Monday, May 22, 2017

It’s Not a Good Agricultural Practice If You Get My Drift



Pests, diseases and weeds – they’re a fact of life for farmers.

When they get out of hand and threaten the crops, growers often have to resort to chemical treatments. It has been especially true this season due to the wet winter.

For almond growers, for instance, weeds have been literally growing like weeds in their orchard. Fungus issues have been a constant threat. And pest issues are starting to crop up.

“We have had a lot of applications,” almond field scout Jenna Mayfield observes. “People who are making all the money this season are probably the applicators.”

Pesticide drift impacts crops, workers and the environrnment.
Jenna is reminding everyone about being mindful of drift when applying herbicides and pesticides.

Drift can be an issue that not only impacts the grower’s farm, but the neighbor’s operations as well. It also can affect the health of workers and water quality.  “Almonds are a high value crop. You don’t want  drift from a nearby field to damage the almond crop,” Jenna says.

 State and local regulators continue to toughen rules on pesticide drift. This year, the state is developing new rules about applications near schools – regulations that will become effective on January 1, 2018.

In recent years, the Almond Board of California has funded research that has demonstrated how improving the accuracy and efficiency of spray applications can generate better returns to growers while reducing drift onto the orchard floor and off site. Simple changes such as slowing sprayer speeds and volumes and modifying nozzles can bring better results.
Growers can take some basic steps to minimize drift.

In an Almond Doctor column, UC Cooperative Extension (Fresno County) adviser Kurt Hembree offered these tips to minimize drift from a ground sprayer:

1. Don’t spray when it’s windy: Do not spray in winds above 6 – 10 mph.

2. Be cautious on calm days: Do not spray under dead calm conditions in early morning, evening or the night. Calm conditions are often associated with temperature inversions which can result in long-distance spray drift (1 mile or more).

3. Check the buffer zones: Refer to the product label to determine adequate buffer zones outside of the field treated. Do not spray if the wind is blowing towards a nearby sensitive crop, garden, waterway, or other sensitive area.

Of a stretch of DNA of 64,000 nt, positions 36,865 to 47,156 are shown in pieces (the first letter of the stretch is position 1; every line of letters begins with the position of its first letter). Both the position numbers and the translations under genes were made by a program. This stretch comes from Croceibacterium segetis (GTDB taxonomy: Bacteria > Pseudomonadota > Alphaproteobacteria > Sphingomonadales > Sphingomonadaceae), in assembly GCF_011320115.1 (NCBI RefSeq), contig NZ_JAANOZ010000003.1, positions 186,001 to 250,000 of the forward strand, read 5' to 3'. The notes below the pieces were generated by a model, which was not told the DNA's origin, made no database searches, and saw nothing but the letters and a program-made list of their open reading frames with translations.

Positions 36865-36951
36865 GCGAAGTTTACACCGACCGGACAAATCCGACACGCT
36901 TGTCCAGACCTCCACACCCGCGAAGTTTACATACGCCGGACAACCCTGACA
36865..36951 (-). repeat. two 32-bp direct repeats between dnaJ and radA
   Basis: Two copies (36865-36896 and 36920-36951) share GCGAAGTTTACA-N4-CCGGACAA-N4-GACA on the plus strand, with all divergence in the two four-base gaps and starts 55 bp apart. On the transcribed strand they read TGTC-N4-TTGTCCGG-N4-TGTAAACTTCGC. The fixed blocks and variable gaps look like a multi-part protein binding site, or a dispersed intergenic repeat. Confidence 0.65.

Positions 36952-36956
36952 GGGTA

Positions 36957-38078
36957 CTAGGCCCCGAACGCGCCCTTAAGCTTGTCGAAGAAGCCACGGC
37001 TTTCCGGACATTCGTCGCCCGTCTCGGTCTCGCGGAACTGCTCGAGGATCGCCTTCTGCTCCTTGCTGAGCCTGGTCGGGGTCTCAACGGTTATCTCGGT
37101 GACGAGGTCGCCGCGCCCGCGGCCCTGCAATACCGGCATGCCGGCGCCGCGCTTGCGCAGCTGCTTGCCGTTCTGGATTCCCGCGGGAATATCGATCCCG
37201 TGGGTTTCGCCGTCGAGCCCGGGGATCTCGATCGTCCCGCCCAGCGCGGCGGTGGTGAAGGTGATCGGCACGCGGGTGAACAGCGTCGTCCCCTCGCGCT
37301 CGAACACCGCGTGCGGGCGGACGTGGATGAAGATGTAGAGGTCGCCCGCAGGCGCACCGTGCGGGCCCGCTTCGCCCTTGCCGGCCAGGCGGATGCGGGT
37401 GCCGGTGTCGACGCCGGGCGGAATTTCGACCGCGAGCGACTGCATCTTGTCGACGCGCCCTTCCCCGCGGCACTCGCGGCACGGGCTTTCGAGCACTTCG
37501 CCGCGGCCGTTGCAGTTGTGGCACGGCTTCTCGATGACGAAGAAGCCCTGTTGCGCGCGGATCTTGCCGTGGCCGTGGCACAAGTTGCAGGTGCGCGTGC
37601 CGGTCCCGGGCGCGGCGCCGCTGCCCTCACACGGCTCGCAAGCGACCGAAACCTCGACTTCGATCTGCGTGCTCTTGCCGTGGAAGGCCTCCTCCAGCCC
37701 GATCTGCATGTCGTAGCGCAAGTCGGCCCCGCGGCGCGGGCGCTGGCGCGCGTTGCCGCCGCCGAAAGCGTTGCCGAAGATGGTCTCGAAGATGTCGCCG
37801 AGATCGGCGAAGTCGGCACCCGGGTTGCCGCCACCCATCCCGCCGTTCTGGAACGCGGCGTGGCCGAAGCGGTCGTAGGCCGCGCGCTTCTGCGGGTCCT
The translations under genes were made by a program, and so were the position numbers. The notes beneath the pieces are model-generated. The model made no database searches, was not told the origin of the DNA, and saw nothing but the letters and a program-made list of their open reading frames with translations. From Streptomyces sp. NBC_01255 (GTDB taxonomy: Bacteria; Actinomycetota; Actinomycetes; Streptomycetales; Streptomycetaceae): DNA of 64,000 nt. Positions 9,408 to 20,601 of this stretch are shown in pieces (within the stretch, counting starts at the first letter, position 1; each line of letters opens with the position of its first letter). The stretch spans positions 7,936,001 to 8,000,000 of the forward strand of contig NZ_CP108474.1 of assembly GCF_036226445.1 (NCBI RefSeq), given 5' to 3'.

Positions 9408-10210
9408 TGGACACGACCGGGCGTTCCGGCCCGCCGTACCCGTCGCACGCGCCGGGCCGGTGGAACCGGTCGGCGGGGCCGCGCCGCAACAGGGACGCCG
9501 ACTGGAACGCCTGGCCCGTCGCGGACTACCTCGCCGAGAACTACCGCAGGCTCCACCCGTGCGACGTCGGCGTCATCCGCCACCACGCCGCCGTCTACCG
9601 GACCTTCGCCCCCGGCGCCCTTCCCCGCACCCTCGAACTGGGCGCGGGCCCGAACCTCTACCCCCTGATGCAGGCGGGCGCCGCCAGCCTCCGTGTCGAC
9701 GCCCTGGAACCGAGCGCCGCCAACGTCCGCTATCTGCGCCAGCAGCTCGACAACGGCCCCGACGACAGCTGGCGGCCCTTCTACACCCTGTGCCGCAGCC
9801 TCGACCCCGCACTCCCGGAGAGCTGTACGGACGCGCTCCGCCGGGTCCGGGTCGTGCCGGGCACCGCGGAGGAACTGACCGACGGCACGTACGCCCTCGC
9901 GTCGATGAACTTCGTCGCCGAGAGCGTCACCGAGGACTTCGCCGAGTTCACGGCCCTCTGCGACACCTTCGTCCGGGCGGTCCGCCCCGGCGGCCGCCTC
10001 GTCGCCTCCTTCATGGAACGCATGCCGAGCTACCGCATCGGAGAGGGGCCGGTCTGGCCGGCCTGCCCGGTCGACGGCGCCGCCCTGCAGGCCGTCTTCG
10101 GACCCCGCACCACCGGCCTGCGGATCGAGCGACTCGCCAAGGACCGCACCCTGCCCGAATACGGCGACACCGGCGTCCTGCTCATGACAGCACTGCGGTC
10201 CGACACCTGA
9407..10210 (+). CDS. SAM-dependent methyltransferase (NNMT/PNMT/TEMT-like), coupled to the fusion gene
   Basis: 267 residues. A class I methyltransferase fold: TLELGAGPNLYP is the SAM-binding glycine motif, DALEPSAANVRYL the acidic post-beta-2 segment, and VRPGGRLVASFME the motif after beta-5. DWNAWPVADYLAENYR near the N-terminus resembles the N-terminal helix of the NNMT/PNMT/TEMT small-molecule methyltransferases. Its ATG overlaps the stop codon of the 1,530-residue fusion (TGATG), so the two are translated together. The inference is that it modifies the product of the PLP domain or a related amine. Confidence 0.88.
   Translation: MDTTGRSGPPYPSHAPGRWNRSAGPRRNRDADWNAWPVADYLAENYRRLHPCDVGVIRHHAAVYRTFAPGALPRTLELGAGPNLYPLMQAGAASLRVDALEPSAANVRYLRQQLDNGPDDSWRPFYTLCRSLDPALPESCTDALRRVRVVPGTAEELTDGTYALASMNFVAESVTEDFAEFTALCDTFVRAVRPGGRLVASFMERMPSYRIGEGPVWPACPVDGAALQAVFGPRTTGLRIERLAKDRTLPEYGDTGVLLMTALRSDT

4. Use a shield: Consider equipping your sprayer with a protective shield. A number of designs are available that can reduce drift between 35 and 75 percent. Avoid spraying trunk-to-trunk with unshielded spray booms.

5. Use a spray drift retardant: Spray drift retardants are available that can be added to many products to help reduce off-target drift.

6. Check the formulation: Use amine formulations of 2, 4-D when possible. Use special care when using ester or other volatile herbicides. Avoid spraying these products on or immediately before hot days.

7. Sprayer type: Sprayers designed to apply herbicides at low volumes (<10 gpa), such as controlled droplet applicators, produce extremely fine droplets which can drift long distances. Advances in sprayer technology allow for certain post emergence herbicides (like glyphosate) to be applied through low volume, shielded equipment or in low doses based on weed populations present at the time of treatment.

  8. Watch the nozzle pressure: Avoid nozzle pressures above 45 psi for conventional flat fan tips. Excessive pressure can create fine droplets that are prone to drift. Use a minimum of 10 gallon/acre, unless otherwise specified on the label.

 9. Nozzle height: Operate nozzles at their lowest recommended height. For 80 degree tips, this is 18 inches, and for 110 degree tips, this is 12 inches. Orienting nozzles forward also allows for further height reductions. 10. Nozzle selection: Special nozzles are available by various manufacturers that create coarse, low-drift sprays. These nozzles can reduce drift by 50 to 95 percent.



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